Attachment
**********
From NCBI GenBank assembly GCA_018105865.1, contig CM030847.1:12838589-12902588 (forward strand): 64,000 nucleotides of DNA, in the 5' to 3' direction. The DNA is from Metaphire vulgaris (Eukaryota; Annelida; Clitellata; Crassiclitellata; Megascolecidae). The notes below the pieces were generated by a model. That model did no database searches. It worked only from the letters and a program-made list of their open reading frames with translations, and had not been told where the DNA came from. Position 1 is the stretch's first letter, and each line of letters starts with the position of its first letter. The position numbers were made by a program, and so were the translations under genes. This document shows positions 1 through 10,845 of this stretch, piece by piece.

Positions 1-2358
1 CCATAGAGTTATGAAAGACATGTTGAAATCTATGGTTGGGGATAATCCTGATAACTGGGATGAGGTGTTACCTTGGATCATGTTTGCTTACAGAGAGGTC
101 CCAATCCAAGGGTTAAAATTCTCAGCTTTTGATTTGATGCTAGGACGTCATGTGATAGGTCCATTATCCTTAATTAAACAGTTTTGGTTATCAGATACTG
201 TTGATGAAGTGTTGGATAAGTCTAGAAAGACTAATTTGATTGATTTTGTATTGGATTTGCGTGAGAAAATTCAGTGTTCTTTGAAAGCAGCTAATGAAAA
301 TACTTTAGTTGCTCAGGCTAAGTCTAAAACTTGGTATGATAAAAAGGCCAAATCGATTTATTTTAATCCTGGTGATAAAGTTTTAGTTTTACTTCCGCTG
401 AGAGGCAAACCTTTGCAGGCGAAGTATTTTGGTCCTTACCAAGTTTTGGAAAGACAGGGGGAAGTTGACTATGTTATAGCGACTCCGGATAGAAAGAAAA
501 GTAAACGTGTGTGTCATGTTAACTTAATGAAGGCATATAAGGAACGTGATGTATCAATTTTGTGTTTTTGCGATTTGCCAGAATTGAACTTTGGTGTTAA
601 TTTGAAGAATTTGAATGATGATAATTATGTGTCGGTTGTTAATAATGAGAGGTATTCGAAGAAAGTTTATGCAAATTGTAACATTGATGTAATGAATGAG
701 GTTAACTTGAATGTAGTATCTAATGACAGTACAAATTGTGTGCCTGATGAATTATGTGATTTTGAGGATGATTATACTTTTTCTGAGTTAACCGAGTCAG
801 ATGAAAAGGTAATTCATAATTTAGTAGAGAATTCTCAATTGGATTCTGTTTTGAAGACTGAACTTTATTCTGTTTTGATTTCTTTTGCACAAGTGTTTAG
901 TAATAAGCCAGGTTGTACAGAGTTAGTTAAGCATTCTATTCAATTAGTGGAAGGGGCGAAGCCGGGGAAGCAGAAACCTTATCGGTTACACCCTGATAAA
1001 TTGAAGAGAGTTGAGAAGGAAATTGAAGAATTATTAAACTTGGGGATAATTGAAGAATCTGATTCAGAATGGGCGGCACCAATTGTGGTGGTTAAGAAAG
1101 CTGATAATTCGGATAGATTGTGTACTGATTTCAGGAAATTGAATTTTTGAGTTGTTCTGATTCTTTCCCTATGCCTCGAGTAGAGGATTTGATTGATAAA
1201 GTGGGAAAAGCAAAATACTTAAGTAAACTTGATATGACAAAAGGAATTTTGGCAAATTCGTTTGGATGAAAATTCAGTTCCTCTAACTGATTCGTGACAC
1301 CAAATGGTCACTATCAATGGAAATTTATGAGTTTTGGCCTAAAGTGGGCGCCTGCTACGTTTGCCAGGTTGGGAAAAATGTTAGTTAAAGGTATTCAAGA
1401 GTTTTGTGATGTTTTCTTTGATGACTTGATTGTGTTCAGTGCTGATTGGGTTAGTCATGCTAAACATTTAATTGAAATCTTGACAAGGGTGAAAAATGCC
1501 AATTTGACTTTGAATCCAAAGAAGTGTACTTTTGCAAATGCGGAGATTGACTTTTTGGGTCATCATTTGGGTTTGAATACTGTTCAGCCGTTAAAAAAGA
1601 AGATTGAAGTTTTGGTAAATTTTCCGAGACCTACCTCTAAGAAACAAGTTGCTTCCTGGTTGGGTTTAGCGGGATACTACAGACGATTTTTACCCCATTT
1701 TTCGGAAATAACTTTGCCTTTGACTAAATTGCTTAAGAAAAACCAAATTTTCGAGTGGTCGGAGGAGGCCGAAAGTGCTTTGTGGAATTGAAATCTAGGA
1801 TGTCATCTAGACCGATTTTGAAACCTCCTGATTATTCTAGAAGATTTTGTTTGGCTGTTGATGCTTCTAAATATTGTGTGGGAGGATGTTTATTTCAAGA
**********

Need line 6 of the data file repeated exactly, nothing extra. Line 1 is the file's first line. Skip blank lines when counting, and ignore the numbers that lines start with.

301 TACTTTAGTTGCTCAGGCTAAGTCTAAAACTTGGTATGATAAAAAGGCCAAATCGATTTATTTTAATCCTGGTGATAAAGTTTTAGTTTTACTTCCGCTG